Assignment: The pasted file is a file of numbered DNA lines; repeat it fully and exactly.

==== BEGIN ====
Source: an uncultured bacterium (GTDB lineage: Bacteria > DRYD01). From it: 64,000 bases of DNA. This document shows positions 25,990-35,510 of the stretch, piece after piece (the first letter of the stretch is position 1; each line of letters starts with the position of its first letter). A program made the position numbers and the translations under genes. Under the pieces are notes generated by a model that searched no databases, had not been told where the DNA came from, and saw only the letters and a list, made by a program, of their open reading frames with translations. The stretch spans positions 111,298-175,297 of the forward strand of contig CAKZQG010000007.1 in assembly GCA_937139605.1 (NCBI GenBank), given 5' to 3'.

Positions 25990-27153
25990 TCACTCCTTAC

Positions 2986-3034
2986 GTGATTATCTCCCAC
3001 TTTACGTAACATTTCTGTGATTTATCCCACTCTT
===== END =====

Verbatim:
Source: an uncultured bacterium (GTDB lineage: Bacteria > DRYD01). From it: 64,000 bases of DNA. This document shows positions 25,990-35,510 of the stretch, piece after piece (the first letter of the stretch is position 1; each line of letters starts with the position of its first letter). A program made the position numbers and the translations under genes. Under the pieces are notes generated by a model that searched no databases, had not been told where the DNA came from, and saw only the letters and a list, made by a program, of their open reading frames with translations. The stretch spans positions 111,298-175,297 of the forward strand of contig CAKZQG010000007.1 in assembly GCA_937139605.1 (NCBI GenBank), given 5' to 3'.

Positions 25990-27153
25990 TCACTCCTTAC

Positions 2986-3034
2986 GTGATTATCTCCCAC
3001 TTTACGTAACATTTCTGTGATTTATCCCACTCTT